Books of Life

In a massive Web project, the history of European Jews comes alive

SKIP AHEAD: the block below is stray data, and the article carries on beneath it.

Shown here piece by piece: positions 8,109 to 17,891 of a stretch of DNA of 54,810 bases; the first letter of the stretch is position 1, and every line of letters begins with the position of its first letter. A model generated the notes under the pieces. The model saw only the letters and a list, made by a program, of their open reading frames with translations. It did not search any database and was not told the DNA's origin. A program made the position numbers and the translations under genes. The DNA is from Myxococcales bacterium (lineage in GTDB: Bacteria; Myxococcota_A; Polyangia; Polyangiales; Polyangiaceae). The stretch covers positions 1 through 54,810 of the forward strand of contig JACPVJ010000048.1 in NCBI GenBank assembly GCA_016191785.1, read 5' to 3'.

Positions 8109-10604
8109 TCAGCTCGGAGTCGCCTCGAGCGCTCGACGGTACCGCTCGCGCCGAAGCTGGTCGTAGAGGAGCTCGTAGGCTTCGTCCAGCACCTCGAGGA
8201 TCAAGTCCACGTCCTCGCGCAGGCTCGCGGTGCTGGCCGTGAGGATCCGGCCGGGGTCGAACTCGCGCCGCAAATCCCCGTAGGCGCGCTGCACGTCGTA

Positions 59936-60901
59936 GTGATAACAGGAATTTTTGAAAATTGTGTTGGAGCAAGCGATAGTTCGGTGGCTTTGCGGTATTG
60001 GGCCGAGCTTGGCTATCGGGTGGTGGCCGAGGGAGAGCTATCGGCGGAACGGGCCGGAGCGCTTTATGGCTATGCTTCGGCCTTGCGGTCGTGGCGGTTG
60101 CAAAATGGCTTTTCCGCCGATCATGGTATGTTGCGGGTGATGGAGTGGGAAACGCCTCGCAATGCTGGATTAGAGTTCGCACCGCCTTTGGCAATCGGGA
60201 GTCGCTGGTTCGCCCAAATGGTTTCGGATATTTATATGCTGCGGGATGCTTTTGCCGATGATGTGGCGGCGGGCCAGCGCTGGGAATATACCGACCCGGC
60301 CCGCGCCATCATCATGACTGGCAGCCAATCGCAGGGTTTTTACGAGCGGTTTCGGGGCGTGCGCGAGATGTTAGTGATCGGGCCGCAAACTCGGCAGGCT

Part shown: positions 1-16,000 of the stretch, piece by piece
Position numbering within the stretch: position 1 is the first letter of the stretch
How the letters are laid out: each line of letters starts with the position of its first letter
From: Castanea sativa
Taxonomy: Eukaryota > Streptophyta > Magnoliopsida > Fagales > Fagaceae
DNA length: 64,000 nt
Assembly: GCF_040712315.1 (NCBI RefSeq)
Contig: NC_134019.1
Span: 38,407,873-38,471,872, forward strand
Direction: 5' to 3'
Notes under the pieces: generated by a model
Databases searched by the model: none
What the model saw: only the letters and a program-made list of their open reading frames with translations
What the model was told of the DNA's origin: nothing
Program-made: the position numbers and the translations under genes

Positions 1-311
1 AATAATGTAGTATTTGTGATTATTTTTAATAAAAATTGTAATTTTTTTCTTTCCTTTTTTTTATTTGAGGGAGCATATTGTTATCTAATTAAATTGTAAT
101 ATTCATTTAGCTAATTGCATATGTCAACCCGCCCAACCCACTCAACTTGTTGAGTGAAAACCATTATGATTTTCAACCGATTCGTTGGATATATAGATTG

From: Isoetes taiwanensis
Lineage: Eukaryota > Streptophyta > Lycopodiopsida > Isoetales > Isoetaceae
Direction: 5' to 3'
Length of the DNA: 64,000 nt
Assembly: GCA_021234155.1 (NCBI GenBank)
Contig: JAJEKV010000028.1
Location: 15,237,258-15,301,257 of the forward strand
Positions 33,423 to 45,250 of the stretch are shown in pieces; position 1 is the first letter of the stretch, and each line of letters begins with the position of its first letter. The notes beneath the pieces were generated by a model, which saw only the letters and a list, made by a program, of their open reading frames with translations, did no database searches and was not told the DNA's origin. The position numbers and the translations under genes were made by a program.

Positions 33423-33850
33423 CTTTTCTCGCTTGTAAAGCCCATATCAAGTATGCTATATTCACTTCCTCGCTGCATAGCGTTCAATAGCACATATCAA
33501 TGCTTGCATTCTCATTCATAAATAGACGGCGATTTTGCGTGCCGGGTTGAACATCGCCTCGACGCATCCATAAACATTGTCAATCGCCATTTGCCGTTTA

Some bitter and mournful, others folksy, the manuscripts lay abandoned. Who could find them, buried in attics and special libraries? Who could read their Yiddish? And so these Yizkor (or memory) books--written as requiems to entire Jewish communities extinguished by World War II--were nearly forgotten. After all, few of the Holocaust survivors who memorialized the dead were professional writers. The more than 1,200 texts they wrote chronicle the sad years of genocide and often the decades, even centuries, before. Their accounts, typically printed in limited press runs, adapted a Jewish tradition from the late 13th century of recording pogrom victims.


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